The People’s Songs
The Story of Modern Britain in 50 Records
An original book to accompany Stuart Maconie's landmark Radio 2 series: a history of post-war Britain through pop music
These are the songs that we have listened to, laughed to, loved to and laboured to, as well as downed tools and danced to.
Covering the last seven decades, Stuart Maconie looks at the songs that have sound tracked our changing times, and – just sometimes – changed the way we feel. Beginning with Vera Lynn’s ‘We’ll Meet Again’, a song that reassured a nation parted from their loved ones by the turmoil of war, and culminating with the manic energy of ‘Bonkers’, Dizzee Rascal’s anthem for the push and rush of the 21st century inner city, The People’s Songs takes a tour of our island’s pop music, and asks what it means to us.
This is not a rock critique about the 50 greatest tracks ever recorded. Rather, it is a celebration of songs that tell us something about a changing Britain during the dramatic and kaleidoscopic period from the Second World War to the present day. Here are songs about work, war, class, leisure, race, family, drugs, sex, patriotism and more, recorded in times of prosperity or poverty. This is the music that inspired haircuts and dance crazes, but also protest and social change.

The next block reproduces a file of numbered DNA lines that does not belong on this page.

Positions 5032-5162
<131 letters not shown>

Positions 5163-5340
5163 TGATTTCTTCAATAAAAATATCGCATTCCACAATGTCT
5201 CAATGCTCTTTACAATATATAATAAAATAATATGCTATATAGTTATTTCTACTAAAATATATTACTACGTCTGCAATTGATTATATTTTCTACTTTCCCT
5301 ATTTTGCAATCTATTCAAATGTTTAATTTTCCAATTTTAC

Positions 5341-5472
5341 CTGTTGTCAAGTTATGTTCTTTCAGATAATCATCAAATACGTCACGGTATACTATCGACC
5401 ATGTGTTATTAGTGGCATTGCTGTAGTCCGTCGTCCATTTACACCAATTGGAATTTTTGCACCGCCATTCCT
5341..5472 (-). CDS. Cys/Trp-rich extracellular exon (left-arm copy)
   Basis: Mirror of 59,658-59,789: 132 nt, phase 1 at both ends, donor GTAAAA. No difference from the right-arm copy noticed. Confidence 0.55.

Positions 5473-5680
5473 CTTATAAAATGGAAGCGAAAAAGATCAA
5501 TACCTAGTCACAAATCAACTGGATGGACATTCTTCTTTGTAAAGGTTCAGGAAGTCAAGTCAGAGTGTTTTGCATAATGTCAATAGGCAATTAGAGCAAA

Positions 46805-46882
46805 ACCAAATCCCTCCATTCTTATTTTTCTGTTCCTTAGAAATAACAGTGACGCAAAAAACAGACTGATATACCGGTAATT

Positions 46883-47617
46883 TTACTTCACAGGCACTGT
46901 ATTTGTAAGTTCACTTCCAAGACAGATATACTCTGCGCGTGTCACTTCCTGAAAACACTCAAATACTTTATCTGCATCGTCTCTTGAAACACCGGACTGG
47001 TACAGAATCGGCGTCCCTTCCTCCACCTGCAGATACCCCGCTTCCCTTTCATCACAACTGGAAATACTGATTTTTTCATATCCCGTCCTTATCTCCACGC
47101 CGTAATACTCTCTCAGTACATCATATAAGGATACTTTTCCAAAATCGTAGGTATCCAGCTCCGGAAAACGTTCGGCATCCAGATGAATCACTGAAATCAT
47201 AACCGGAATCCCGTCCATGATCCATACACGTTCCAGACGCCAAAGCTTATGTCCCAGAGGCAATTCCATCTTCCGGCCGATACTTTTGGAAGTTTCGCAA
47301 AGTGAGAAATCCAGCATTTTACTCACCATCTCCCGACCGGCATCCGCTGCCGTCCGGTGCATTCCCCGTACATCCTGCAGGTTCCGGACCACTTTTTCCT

The companion to Stuart Maconie’s landmark Radio 2 series, The People’s Songs shows us the power of ‘cheap’ pop music, one of Britain’s greatest exports. These are the songs we worked to and partied to, and grown up and grown old to – from ‘A Whiter Shade of Pale’ to ‘Rehab', ‘She Loves You’ to ‘Star Man’, ‘Dedicated Follower of Fashion’ to ‘Radio Ga Ga’.
Praise for The People’s Songs
One of the most insightful and purely readable books on pop music I think I have ever encounteredMarcus Berkmann, Daily Mail
An unequivocal pleasure and highly recommendedMarcus Berkmann, Daily Mail
The blend of research and conjecture is impressiveWill Hodgkinson, The Times
Maconie succeeds in being at once elegant and approachable, definititive but also self-deprecatingGuardian
A fine writer: sharp, funny, tender and thoughtfulSpectator
Beautiful stuff, gorgeously craftedMiranda Sawyer
An engaging musical history lesson full of dry Wigan wit.NME
If there’s a purer, more joyous and affectionate tribute to the power of popular songs, then I’d like to read it…DAILY MAIL
Maconie’s history of modern Britain filtered through pop songs is a fine example of a perfect marriage: Vera Lynn’s We’ll Meet Again conjures up the British wartime resilience while The Strawbs’ Part of the Union sums up the bitter industrial conflict that defined the 1970sDAILY MAIL